Belgium announces lower drink drive limit for young drivers, alcohol interlocks on buses

  • December 16, 2015

The Belgian government is to follow France with the introduction of a 0.2 g/l blood alcohol limit for young and novice drivers as well requiring alcohol interlocks for vehicles used in public transport.

France’s lower BAC limit came into force in July and the country’s alcohol interlock requirements were extended to all coaches from September. Previously they were only required on coaches carrying school children.  Urban buses are excluded from the measure.

The new Belgian measures are part of a 15-point road safety plan announced by transport minister Jacqueline Galant in response to worsening official figures that show road deaths increased by 4% in Belgium last year.

The measures do not go far enough for some politicians in the country.  The governor of West Flanders Carl Decaluwé called earlier this month for a generalised zero alcohol limit after ‘Road Safety Night’, a large scale enforcement operation, found 5% of drivers over the limit, an increase on the previous year.

The measures also include more systematic use of alcohol interlocks for recidivist drink driving offenders, better enforcement, a simplification of the traffic code, new regulations for electric bicycles and a requirement for vehicles to be fitted with electronic data recorders.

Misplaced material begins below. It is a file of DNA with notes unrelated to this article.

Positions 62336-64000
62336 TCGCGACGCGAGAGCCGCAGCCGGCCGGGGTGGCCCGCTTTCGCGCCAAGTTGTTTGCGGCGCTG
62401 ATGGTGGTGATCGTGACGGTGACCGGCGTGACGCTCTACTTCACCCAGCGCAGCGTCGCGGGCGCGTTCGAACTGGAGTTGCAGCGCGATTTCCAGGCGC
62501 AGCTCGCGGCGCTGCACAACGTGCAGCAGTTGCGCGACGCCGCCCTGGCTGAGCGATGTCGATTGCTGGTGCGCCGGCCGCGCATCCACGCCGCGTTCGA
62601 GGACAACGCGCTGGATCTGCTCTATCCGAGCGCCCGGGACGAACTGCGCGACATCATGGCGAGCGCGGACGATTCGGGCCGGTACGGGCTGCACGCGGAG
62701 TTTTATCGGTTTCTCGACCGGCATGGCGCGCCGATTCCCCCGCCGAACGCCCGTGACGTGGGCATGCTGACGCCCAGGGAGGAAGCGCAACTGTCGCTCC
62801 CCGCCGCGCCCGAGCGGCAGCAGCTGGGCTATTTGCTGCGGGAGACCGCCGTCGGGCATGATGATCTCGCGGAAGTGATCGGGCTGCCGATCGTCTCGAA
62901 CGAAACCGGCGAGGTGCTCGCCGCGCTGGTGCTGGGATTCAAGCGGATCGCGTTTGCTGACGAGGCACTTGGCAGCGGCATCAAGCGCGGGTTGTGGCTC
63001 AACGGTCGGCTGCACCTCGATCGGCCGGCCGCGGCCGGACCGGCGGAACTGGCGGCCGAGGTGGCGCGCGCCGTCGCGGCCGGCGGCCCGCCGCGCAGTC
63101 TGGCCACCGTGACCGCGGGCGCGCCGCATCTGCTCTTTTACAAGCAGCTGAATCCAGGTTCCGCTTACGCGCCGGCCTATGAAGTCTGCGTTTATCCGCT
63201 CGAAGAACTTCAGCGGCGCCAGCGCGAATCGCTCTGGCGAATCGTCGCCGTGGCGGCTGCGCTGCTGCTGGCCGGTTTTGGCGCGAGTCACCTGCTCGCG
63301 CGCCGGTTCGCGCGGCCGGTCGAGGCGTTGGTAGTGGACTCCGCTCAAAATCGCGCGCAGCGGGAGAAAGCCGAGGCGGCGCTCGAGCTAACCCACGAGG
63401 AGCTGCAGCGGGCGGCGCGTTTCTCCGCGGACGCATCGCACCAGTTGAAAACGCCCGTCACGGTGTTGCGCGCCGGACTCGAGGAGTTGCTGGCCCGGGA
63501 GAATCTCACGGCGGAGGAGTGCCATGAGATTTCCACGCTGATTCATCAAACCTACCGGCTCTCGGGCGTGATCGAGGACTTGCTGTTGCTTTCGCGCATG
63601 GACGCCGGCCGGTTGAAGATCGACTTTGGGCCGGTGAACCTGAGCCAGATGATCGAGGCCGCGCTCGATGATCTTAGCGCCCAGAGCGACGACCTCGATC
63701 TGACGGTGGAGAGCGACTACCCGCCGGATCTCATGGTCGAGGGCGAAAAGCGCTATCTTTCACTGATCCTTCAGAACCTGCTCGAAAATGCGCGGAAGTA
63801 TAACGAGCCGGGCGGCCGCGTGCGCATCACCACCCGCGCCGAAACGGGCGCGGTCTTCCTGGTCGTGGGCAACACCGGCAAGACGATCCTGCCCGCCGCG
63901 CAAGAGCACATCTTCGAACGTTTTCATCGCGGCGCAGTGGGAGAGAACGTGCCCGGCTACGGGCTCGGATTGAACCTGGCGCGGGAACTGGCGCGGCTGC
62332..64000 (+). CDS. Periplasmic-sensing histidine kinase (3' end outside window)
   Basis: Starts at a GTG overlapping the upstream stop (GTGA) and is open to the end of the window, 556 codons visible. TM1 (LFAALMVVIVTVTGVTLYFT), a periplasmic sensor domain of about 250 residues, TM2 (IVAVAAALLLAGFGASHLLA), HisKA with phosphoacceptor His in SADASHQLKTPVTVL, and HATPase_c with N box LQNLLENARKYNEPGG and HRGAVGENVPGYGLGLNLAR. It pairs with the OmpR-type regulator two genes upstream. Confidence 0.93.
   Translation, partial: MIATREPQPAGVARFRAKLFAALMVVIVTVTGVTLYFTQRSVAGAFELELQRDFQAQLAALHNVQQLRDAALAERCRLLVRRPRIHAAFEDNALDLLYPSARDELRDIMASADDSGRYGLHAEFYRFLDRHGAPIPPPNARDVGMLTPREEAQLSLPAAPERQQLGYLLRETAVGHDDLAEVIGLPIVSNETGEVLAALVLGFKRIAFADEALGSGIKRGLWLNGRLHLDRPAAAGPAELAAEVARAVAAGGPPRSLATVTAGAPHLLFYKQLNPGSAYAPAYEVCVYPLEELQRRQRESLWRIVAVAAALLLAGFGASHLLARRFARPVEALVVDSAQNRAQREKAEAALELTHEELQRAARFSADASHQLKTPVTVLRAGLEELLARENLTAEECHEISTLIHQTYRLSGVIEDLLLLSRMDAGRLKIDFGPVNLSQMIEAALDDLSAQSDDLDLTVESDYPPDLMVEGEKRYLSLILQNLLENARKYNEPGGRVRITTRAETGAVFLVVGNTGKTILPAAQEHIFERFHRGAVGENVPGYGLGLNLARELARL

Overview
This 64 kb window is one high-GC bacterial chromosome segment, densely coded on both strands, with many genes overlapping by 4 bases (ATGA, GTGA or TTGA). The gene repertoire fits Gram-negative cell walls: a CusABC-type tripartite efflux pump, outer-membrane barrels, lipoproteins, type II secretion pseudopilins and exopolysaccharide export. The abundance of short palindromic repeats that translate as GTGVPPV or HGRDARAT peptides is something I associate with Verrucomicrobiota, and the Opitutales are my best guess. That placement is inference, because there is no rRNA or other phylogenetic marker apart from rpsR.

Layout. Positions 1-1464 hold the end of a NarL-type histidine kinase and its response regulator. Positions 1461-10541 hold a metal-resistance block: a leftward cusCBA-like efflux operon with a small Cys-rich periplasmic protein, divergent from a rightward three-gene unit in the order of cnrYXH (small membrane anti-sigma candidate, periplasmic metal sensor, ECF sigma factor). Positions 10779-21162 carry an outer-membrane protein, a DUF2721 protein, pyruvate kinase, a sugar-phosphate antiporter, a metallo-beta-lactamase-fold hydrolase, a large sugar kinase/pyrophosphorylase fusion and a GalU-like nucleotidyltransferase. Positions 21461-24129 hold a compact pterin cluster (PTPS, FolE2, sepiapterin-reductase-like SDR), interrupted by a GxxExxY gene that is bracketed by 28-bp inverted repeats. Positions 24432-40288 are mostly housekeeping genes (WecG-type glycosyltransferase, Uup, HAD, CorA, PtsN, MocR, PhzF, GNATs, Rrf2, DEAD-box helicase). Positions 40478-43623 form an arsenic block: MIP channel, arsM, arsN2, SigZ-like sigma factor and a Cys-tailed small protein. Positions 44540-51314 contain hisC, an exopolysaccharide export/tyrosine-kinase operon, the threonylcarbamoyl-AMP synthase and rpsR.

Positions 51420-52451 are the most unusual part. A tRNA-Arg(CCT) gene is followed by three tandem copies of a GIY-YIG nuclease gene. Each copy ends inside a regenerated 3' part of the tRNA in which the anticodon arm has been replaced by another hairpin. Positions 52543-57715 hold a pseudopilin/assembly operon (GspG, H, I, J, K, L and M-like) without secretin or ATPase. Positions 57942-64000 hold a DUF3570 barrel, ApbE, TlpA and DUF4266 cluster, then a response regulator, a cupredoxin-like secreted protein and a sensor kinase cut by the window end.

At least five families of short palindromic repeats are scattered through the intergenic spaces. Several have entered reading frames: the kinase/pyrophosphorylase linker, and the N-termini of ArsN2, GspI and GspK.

A survey carried by the Belgian Road Safety Institute in October found that alcohol interlocks for convicted drink drivers had broad support from the public.

The new plan made no mention of the introduction of a penalty-point system in Belgium, despite a 1990 law that created the necessary legal framework.  Belgium remains a holdout with surrounding France, the UK, the Netherlands, Germany and Luxembourg all using penalty points on driving licenses as part of enforcement mechanisms. Luxembourg and the Netherlands both toughened their systems in the last year with stricter penalties.